Is it possible to read editions of Amharic texts? An experiment

In my last post I mentioned how the Life of St Garima in Ethiopian was printed by Rossini, but without a translation.  In fact it has never been translated into any modern language, to my knowledge.  I don’t know any Ethiopian, and I doubt that I ever will.

But we live in an age of wonders, when it comes to unfamiliar languages.

So… is it possible to work with Ethiopian language editions, even if you know no Ethiopian?  What about Google Translate?  Ethiopian is in this heavy unfamiliar script.  Is there OCR for this?  If you can scan Rossini’s edition, can you pop it into Google Translate and get the English?

There are two sorts of Ethiopian out there, I know.  There is Ge`ez, or classical Ethiopian; and there is Amharic, the modern dialect.  Rossini printed his text from a 19th century manuscript.  So it seems likely that this is in Amharic.

A quick Google confirmed; Google Translate knows Amharic!  A bit of googling found me an Amharic news website online, here.  I’m using Chrome, so all I had to do was right-click anywhere and select “Translate to English” and the whole website was rendered into some sort of English.  And… it worked!!  Yay me!  It’s obviously not 100%, but it’s way better than 0%!

So what about OCR?  I was sad to see that Abbyy Finereader apparently doesn’t support Amharic.  That’s a blow.  It was developed originally to handle Cyrillic, so it certainly has the capability.  But it’s not offered.  Drat.

A bit of googling brought me to a dubious-looking website here, claiming to offer a selection of tools which could do Amharic OCR.  The prose felt a bit machine-generated, so I worried that it was bunk, or worse, a malicious site.  But the first option was… Google Drive.

I never knew this, but seems that, if you upload a PDF containing an image of text, and then open it in Drive as a Google Docs document, it OCR’s the content.

Well, I thought, let’s give it a try.  So I extracted the first page of Rossini’s edition, using Adobe Acrobat Pro 9 – no flashy latest-edition stuff going on here!  Here’s a pic:

Then I uploaded it, and opened as a Google document.  And … it just treated the Amharic as an image.  Dang!  But I noticed that it did indeed OCR the Italian at the top of the page!

This is supposed to work.  So I thought maybe I should work over the image a bit.  I imported the one-page PDF into Abbyy Finereader 15, and chopped off the Italian at the top, and the critical apparatus at the bottom.  I then used the image editor in Finereader to “whiten the background”.  This can be flaky, but this time it worked fine, and I got a pure white background.   And I got this:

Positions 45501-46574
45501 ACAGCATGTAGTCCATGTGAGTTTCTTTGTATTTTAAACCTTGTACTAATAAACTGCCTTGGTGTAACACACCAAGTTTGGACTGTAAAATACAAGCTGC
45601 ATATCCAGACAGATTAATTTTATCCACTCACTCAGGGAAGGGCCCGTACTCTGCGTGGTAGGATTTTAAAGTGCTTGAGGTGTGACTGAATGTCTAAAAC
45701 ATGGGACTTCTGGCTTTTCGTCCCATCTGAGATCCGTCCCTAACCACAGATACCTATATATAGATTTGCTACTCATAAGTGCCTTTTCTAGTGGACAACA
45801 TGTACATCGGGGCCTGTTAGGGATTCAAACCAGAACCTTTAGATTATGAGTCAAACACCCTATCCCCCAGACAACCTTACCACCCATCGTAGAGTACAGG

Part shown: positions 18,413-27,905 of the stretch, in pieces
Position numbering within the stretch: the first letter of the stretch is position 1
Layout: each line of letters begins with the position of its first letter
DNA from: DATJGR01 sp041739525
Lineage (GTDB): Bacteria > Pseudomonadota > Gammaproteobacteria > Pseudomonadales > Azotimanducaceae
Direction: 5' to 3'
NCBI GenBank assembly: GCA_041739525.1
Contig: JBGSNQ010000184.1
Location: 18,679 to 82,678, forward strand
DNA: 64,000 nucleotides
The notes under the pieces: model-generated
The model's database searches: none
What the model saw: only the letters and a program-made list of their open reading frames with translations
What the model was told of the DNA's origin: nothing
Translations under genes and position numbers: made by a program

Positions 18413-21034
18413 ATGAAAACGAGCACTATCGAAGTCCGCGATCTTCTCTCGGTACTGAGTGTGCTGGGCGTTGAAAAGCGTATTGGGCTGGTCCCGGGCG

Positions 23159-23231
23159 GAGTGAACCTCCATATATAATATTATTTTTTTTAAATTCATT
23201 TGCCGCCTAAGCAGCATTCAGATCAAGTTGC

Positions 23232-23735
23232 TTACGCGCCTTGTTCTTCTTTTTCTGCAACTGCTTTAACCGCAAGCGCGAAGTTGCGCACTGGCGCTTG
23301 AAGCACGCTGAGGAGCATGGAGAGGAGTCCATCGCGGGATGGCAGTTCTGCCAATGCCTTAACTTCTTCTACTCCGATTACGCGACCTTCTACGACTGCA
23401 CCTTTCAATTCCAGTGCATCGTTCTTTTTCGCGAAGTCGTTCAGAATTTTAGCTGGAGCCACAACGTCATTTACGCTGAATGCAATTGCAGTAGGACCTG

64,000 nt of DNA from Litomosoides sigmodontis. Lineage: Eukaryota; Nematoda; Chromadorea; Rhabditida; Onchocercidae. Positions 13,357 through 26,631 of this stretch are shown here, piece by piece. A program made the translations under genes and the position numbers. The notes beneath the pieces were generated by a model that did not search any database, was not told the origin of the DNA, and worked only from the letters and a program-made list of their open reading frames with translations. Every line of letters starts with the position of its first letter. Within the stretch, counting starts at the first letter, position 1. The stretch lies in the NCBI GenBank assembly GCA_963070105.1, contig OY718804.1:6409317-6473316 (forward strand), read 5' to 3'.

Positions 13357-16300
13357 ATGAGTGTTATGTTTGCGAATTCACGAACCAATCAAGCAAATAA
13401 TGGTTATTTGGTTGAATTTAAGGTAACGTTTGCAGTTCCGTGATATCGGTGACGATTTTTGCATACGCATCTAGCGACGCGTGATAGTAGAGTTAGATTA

(I’ve just seen the marginal notes, which I need to chop off as well, so I’ll have to go round the loop again)

I exported the image as a PNG, and I used Acrobat again to create a PDF from the image.  Then I uploaded the new PDF to Google Drive, and opened it as a Google Docs document.  And… it worked!  Sort of…

በስመ : አብ : ወወልድ ‘ ወመንፈስ ፡ ቅዱስ ፡ ፩ ፡ አምላከ ፡ ላዕሌሁ ፡ ተወ ከልኩ፡ ወቦቱ ፡ አመንኩ ፡ እስከ ፡ ላዓለመ ፡ ዓለም ፡ አሜን ።

ድርሳን ፡ ዘደረሰ ፡ ቅዱስ ፡ ዮሐንስ ፡ ኤጲስ ፡ ቆጶስ ፡ ዘአክሱም o ፡ በእንተ ዕበዩ ፡ ወክብሩ ፡ ለቅዱስ ፡ ይስሓቅ = ወይቤ ፤ ስምዑ ‘ ወልብዉ ፡ ኦአኀውየ 5 ፍቁራንየ ፡ ዘእነግረከሙ ። ርኢኩ ፡ ብእሲተ ፡ እንዘ ፡ ይዘብጥዋ ፡ ዕራቃ ወእንዘ ፡ ይሀርፉ ፡ ላዕሌሃ ፡ ወላዕለ ፡ እግዝእትነ ፡ ማርያም ፡ እንዘ ፡ ይብሉ በእንተ ፡ ወልዳ ፡ ክርስቶስ ፤ እምብእሲት ፡ ኪያሁ : ኢተወልደ ፣ ይብሉ ፡ እላ ፡ ኢየአምኑ ፡ በክርስቶስ = ወኮንኩ ፡ እንዘ ፡ እረውጽ ፡ ወአኀዝኩ እስዐም ፡ ታሕተ ፡ እገሪሃ ፡ ለይእቲ ፡ ብእሲት ፡ እንዘ ፡ ትብል ፤ እወ ▪በዝ ፡ አንቀጽ ፡ ወፅአ ፡ ንጉሠ ፡ ሰማያት ፡ ወምድር ። ወሶበ ፡ ትብል፡ ከሙዝ ፡ ወ

That’s… rather astonishing.  No idea what all that is, but it looks sort of right.  Let’s bear in mind that Rossini printed his edition in 1897.  This is not a modern typeface.  So this is rather good.

Next step was to paste it into Google Translate.  It set it to auto-detect the language, and pasted in the first bit.  And… it worked.  In fact it gave a really useful transcription into Roman letters as well, which makes it a LOT easier to manipulate the text.

OK, I’m cheating slightly.  The first time I uploaded, the translation ended at “Spirit”.  But this is a Google Translate bug – it sometimes omits the remainder of a sentence.  If you split the text with a line feed, you often get the rest.  And that’s what I did.  I worked out by experiment where I needed to be, and then I got the above.

I don’t quite believe the translation of the second sentence either.  I suspect I need to play with this a bit to work out what each word is.

I notice all those colons between every word.  It might help if I actually looked up the script online!

But I think you’ll agree that this is quite marvellous – I, who know absolutely nothing about the language, am getting something useful out!



16 thoughts on “Is it possible to read editions of Amharic texts? An experiment

  1. Here is ChatGPT’s translation of your Google Docs text: “”In the name of: Father: Son: and Holy Spirit. Amen.

    Praise to God the Father and the Son and the Holy Spirit, one God. Amen.

    We praise you, we bless you, O God of truth. Amen.


    Rising from the dead on the third day, ascended into the heavens. Amen.

    Sitting at the right hand of his Father. Amen.

    And he is coming again in glory. Amen.

    In the name of the Father and the Son and the Holy Spirit. Amen.”

  2. I used ChatGPT … the results is magic! In stead of using Google Translate I “said” to ChatGPT “Translate to English” and the result was:

    “In the name of: the Father, the Son, and the Holy Spirit. One God. Amen.

    Declaration of faith: In the name of the Holy Trinity: Yohannes (John), Etsge (Ezge), Kogdis (Kogdis), and Aksum o, in the name of Ene Ebye’u (Virgin Mary) and the angels of the heavenly hosts, Amen.